There’s a party going on at Pittsburgh International Airport this week, as part of a renewed commitment to celebrate the region’s local institutions, food, music and culture in the airport.
So far this week there’s been live music, visits by sports mascots, a display of (replica) Egyptian relics from the Carnegie Museum of Natural History and a class in hieroglyphics. The Carnegie Science Center distributed liquid nitrogen ice cream, the Pennsylvania Trolley Museum brought by some history displays and the Phipps Conservatory let passengers pot their own air plants.
The party continues today – Sept 15 – with a live African penguin from the National Aviary, button-making hosted by The Andy Warhol Museum, a steel drum band and free popcorn.
Friday, Sept. 16, the entertainment includes live reptiles from the Pittsburgh Zoo and a musical theater performance.
On Tuesday, July 21: The Cleveland Culinary Launch & Kitchen is highlighting entrepreneurs and products such as BBQ sauces, roasted almonds, cookies and more – all made in Cleveland.
On Wednesday, July 22: As part of “A Christmas Story House” display, travelers will have photo opportunities with character cutouts, the Leg Lamp and other movie memorabilia from 2:00 p.m. to 4:00 p.m.
On Thursday, July 23:The native Cleveland contemporary jazz band Forecast will perform from 2:00 p.m. to 4:00 p.m. in the Main Terminal Food Court.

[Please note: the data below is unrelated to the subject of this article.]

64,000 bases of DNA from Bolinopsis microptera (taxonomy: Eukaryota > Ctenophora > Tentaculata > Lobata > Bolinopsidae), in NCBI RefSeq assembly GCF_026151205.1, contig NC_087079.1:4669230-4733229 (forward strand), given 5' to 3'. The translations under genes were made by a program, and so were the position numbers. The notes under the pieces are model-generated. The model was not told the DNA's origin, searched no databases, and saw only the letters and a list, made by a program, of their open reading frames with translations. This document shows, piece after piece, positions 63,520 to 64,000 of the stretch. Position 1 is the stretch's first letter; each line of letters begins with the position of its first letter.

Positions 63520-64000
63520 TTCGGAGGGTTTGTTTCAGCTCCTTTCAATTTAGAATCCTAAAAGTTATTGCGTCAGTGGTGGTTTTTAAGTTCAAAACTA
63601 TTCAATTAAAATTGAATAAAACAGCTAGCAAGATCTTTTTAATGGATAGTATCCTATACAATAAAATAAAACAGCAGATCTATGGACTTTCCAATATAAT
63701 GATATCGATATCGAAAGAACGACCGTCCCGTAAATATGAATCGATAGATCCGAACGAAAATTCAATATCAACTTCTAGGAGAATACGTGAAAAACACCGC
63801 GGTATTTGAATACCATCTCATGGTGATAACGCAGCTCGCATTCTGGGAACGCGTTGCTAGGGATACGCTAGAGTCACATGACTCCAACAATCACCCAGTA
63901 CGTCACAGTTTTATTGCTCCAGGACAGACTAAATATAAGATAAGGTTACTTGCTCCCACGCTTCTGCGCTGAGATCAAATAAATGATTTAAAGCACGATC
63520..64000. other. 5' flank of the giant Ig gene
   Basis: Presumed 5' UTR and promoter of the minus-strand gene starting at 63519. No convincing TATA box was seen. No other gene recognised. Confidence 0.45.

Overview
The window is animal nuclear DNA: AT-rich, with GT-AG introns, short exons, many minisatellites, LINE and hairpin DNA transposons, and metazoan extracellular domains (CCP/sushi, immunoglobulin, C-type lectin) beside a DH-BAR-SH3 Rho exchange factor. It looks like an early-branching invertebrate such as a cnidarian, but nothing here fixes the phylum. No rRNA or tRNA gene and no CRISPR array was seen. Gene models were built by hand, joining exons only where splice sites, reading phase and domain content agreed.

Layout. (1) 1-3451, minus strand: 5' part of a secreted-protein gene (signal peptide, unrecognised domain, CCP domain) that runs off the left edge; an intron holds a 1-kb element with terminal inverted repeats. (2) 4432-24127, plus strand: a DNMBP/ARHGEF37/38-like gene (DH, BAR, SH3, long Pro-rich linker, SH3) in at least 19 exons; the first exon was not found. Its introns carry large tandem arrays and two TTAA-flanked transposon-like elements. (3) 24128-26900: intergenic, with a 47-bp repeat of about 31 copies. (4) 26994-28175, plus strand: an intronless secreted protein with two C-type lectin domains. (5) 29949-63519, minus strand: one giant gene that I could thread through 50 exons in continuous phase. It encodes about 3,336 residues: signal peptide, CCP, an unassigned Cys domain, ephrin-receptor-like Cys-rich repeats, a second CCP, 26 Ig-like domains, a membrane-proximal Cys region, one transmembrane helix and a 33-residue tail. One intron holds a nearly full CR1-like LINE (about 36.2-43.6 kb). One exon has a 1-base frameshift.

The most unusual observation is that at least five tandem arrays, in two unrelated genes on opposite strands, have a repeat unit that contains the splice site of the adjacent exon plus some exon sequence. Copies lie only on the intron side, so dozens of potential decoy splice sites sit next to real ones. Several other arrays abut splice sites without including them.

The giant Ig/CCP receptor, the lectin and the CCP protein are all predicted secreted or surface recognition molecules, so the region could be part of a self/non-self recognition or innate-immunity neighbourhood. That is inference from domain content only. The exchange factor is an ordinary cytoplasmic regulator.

And on Friday, July 24, Mitchell’s Ice Cream will treat passengers to a complimentary cone or cup from 2:00 p.m. to 4:00 p.m. in the Main Terminal Food Court.
On Tuesday, July 21, Peace Love and Little Donuts will give travelers a taste of its “far out” donuts from 10 a.m. to 11:30 a.m. near the video wall in the airside terminal.
Wednesday, July 22, Ronald McDonald will be offering passengers free Big Macs from noon to 2 p.m. at the McDonald’s in the Center Core. The celebration honors the local inventor of the Big Mac, Jim Delligatti.
On Thursday, July 23, the Carnegie Museum of Natural History’s dinosaur exhibit includes hands-on activities and replicas from 10 a.m. to 12 p.m. near the video wall and from 1:30 p.m. to 3:30 p.m., the National Aviary will be on site with an African penguin to greet travelers.
And on Friday, July 24, from 10 a.m. to 12 p.m., there will be furs, pelts, skins, feathers and other touchable items from animals all over the world at the airport’s Pittsburgh Zoo’s exhibit near the video wall. Small reptiles from the zoo will be there as well.
Bow-hunting is a popular sport in Western Pennsylvania, so the pilot program underway at Pittsburgh International Airport is a great opportunity for sportsmen and women.
But it’s a bad deal for deer caught in the airport’s designated bow-hunting zone.
The Allegheny County Airport Authority is holding a lottery to issue free, archery-only season permits for use on land owned by PIT Airport.